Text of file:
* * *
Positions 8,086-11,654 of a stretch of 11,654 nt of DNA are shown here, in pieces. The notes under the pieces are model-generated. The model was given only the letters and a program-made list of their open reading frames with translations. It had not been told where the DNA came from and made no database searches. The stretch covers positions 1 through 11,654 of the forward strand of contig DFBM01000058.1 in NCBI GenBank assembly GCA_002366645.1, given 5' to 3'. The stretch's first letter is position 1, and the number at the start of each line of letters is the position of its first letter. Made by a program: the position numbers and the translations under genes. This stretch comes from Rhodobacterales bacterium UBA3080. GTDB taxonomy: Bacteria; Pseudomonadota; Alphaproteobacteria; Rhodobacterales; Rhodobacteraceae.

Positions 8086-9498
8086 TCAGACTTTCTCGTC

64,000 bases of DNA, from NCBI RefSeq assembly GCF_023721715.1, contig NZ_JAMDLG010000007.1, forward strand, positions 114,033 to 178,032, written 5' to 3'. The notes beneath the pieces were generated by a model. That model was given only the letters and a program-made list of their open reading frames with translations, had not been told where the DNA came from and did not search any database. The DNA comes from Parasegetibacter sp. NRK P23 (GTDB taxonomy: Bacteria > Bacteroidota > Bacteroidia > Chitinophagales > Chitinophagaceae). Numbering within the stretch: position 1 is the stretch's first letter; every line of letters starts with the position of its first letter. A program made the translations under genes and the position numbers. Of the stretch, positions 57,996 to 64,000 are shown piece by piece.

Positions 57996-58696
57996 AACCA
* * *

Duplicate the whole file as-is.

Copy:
Positions 8,086-11,654 of a stretch of 11,654 nt of DNA are shown here, in pieces. The notes under the pieces are model-generated. The model was given only the letters and a program-made list of their open reading frames with translations. It had not been told where the DNA came from and made no database searches. The stretch covers positions 1 through 11,654 of the forward strand of contig DFBM01000058.1 in NCBI GenBank assembly GCA_002366645.1, given 5' to 3'. The stretch's first letter is position 1, and the number at the start of each line of letters is the position of its first letter. Made by a program: the position numbers and the translations under genes. This stretch comes from Rhodobacterales bacterium UBA3080. GTDB taxonomy: Bacteria; Pseudomonadota; Alphaproteobacteria; Rhodobacterales; Rhodobacteraceae.

Positions 8086-9498
8086 TCAGACTTTCTCGTC

64,000 bases of DNA, from NCBI RefSeq assembly GCF_023721715.1, contig NZ_JAMDLG010000007.1, forward strand, positions 114,033 to 178,032, written 5' to 3'. The notes beneath the pieces were generated by a model. That model was given only the letters and a program-made list of their open reading frames with translations, had not been told where the DNA came from and did not search any database. The DNA comes from Parasegetibacter sp. NRK P23 (GTDB taxonomy: Bacteria > Bacteroidota > Bacteroidia > Chitinophagales > Chitinophagaceae). Numbering within the stretch: position 1 is the stretch's first letter; every line of letters starts with the position of its first letter. A program made the translations under genes and the position numbers. Of the stretch, positions 57,996 to 64,000 are shown piece by piece.

Positions 57996-58696
57996 AACCA